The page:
AllMusic: A song like "Birds of Paradise" on the new record is a longer song with a lot of open space in it, and you've been playing that one regularly since it came out. How does a song like that come together?

We always go in with a very open mind, that’s how me and Ian have always worked together. You could trace that song to the album before the Love album, the one that didn’t even come out in America, Dreamtime. It was a nice, twangy Gretsch line, although we’re a bit more piano-focused in the Cult now, because Ian’s more into piano. He doesn’t play it much, but he finds it easier to express himself writing on the piano, so there’s a different dynamic than back in the day. We deconstructed it in the mixing stage. The breakdown in that song, I thought the vocals were so good that I just pulled everything out. It’s a team effort with me, Ian and Bob [Rock], and I remember the moment where I said, “Those vocals, you don’t need music, you have that emotional content.” So we love doing that one live, it’s a good breather for me to get a bit of peace and quiet up there, I can stop sweating for two minutes, which is nice.

AllMusic: Is that the kind of thing you'd have been able to do early on or is it only with experience?

It’s partially that, and partially the producer, how he hears songs. We’ve worked with Rick Rubin, who is the ultimate minimalist, we’ve also done songs with Bob Rock and Steve Brown, and like myself, they tend to hear things a wee bit more layered. It’s a question of personal taste, and I’d say that Ian leans towards minimalism, but sometimes the way we write, you can’t get it done. It’s a question of what feels right, and you can have the goals of being minimalist in your approach, but if a song doesn’t feel good, you have to serve the song, and it’s a bonus if you can do that in a minimalist fashion. With the Cult, it’s a bit more busy. Not too much so, but I tend to hear music a bit more layered than one-dimensional.

AllMusic: Now that you've been making music for 40 years, do you have to compartmentalize the different phases of your career or is it a big ocean of memories?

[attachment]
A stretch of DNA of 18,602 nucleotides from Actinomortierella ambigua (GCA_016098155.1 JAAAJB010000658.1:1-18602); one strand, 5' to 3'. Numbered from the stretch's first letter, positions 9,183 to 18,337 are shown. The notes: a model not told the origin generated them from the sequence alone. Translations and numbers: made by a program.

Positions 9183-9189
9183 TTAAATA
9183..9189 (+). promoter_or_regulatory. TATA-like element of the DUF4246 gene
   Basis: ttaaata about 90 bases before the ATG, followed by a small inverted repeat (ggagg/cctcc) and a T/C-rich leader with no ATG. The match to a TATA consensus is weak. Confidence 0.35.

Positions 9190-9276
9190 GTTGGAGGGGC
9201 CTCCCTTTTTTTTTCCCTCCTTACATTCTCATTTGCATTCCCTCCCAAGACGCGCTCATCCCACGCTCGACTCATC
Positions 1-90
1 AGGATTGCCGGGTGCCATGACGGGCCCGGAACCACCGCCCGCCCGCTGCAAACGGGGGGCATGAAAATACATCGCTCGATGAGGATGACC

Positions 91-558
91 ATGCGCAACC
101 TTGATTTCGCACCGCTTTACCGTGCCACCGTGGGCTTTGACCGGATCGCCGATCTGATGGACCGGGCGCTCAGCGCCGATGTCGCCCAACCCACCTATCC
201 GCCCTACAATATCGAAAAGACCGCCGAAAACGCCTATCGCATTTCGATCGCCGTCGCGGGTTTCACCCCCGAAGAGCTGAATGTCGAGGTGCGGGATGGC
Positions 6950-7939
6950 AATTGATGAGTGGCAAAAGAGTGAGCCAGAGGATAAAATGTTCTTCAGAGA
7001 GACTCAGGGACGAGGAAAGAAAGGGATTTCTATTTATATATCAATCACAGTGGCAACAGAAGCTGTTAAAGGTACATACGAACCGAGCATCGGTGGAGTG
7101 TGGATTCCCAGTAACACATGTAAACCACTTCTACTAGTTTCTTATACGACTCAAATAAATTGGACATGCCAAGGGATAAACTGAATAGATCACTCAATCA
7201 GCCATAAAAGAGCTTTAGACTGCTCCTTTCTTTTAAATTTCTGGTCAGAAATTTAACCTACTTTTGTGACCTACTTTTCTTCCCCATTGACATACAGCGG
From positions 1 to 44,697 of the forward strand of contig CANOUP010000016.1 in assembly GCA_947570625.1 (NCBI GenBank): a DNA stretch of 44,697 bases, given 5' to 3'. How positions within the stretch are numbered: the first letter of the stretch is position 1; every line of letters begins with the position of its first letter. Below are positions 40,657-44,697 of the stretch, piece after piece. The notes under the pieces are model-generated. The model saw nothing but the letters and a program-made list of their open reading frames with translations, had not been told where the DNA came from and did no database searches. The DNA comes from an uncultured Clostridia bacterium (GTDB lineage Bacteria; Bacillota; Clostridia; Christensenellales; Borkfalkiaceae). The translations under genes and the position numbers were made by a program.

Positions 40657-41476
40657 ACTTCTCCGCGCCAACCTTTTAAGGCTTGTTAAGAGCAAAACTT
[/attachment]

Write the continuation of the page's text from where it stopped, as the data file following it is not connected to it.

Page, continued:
It’s like an arc of anybody’s life, and music happens to be the currency that I am in. There’s halcyon periods, and I try to not look back with rose-tinted glasses on everything, but it was fun, and I’m glad we had a lot of fun when we did. There’s certain sections of my life -- Manchester, discovering music, then I moved to London and was hustling and trying to get in a band, and I got in the band that led to me being in the Cult -- that was my journey, and then the Cult was 12 years of pretty intense work, and then that was up to ’94 when the band had a bit of a break-up. So there are sections, and there’s so much time that you have to work through it to try and remember it.

AllMusic: And it's 2016 and you're playing stadiums again.

You won’t find me complaining about that. I was just bound and determined to really have a good time when we did that, that was my main thing. One of the biggest things is to not be a grumpy old sourpuss if you can avoid it. That’s one of the gifts of being where I’m at mentally, physically and spiritually, I have a lot more gratitude and I’m happy to be up there. I could have been miserable, like everything’s not good enough, but things weren’t necessarily better in my day. I was better and younger, but now I’m a different kind of good.

The Cult tour dates
Fri 9/16 - Hampton Beach, NH - Casino Ballroom
Sat 9/17 - Chester, PA - Talen Energy Stadium
Sun 9/18 - Norfolk, VA - Norva
Tue 9/20 - Raleigh, NC - The Ritz
Wed 9/21 - Charlotte, NC - Fillmore Charlotte
Fri, 9/23 - Irvine, CA - Verizon Wireless Amphitheter
Sat 9/24 - Houston, TX - Houston Open Air
Tue 9/27 - Wichita, KS - Cotillion Ballroom
Thur 9/29 - Kansas City, MO - Harrah's/Voodoo Lounge
Fri 9/30 - Memphis, TN - Minglewood Hall
Sat 10/1 - Louisville, KY - Louder Than Life Festival
Tue 10/4 - Denver, CO - Ogden Theatre
Wed 10/5 - Salt Lake City, UT - The Depot
Fri 10/7 - Fresno, AZ - Paul Paul Theater at Fresno Fair
Sat 10/8 - Primm, NV - Star of the Desert Arena